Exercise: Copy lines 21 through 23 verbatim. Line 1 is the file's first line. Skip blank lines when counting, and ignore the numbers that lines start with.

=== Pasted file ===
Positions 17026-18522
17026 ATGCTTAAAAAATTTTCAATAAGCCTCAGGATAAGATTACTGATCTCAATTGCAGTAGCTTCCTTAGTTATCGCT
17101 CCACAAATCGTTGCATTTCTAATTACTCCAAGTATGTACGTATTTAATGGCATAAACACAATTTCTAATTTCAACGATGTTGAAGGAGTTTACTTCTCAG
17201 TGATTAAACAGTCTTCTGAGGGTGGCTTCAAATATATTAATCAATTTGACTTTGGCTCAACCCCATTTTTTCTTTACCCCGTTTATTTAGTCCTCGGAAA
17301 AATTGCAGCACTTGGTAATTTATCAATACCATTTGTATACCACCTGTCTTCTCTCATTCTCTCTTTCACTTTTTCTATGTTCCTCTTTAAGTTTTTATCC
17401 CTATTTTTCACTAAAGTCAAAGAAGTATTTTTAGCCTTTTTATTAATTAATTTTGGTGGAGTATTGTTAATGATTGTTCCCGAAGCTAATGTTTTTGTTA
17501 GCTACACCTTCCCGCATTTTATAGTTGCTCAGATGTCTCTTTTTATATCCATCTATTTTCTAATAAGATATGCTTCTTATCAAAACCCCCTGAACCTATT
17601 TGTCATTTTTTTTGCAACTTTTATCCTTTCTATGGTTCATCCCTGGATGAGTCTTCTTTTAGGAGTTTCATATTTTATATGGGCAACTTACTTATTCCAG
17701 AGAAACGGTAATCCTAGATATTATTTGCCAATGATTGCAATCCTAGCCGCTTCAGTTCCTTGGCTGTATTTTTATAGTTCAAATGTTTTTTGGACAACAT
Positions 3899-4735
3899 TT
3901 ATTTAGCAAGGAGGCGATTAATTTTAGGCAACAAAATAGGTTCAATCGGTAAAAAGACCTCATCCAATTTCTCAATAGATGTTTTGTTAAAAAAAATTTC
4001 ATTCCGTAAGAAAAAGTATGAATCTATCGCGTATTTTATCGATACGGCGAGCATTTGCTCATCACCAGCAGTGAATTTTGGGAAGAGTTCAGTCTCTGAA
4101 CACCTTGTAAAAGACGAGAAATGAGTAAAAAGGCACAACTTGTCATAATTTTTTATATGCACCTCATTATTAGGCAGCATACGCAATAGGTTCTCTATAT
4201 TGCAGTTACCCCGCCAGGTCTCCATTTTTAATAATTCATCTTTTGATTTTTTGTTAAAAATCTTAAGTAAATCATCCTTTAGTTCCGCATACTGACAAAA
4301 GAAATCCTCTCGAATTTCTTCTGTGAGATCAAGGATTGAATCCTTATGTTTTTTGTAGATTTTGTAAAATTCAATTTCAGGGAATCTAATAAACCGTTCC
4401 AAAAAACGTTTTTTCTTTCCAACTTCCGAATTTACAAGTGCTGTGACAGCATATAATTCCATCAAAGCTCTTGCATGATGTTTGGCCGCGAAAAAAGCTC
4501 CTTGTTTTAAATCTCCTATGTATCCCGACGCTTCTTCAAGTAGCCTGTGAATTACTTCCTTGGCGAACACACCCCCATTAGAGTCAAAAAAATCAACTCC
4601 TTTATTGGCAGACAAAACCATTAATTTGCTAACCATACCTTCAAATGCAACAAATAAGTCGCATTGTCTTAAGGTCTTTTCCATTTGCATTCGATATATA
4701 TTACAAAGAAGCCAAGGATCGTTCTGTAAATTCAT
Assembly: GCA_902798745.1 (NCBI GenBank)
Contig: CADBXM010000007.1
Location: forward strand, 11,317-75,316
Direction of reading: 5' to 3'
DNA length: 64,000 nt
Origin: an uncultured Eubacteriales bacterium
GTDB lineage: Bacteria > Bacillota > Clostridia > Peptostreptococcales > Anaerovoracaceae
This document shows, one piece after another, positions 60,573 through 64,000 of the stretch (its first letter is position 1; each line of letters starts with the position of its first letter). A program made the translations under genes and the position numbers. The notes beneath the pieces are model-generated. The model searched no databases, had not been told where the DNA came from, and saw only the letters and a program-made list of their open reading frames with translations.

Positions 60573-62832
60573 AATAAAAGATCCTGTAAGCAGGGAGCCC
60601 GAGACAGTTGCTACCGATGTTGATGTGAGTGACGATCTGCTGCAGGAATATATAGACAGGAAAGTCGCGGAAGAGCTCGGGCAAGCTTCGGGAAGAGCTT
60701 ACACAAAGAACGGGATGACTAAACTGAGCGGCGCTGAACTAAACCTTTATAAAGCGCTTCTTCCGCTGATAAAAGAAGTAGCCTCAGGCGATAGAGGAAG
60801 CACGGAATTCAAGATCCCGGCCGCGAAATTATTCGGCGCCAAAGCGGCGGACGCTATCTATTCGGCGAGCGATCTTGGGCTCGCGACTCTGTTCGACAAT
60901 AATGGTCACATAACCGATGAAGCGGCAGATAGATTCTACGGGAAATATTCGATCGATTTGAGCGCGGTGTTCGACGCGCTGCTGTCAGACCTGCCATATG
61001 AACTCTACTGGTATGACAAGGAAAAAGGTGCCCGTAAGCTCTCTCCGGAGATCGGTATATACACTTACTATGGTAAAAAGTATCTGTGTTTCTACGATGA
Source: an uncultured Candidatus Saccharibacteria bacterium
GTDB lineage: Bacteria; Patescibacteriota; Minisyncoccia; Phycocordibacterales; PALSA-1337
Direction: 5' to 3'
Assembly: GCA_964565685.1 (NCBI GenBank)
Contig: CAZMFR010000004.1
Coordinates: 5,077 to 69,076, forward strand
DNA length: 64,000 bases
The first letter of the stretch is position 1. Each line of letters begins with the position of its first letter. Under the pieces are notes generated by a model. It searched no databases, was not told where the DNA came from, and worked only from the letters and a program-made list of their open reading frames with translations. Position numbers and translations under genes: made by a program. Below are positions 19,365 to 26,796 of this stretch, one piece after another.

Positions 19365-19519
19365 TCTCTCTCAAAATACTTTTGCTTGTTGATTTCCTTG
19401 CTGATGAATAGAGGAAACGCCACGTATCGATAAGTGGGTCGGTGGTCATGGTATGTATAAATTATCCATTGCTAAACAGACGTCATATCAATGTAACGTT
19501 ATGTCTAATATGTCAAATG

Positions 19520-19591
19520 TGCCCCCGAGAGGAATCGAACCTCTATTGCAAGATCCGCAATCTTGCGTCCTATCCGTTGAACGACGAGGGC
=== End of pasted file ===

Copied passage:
Assembly: GCA_902798745.1 (NCBI GenBank)
Contig: CADBXM010000007.1
Location: forward strand, 11,317-75,316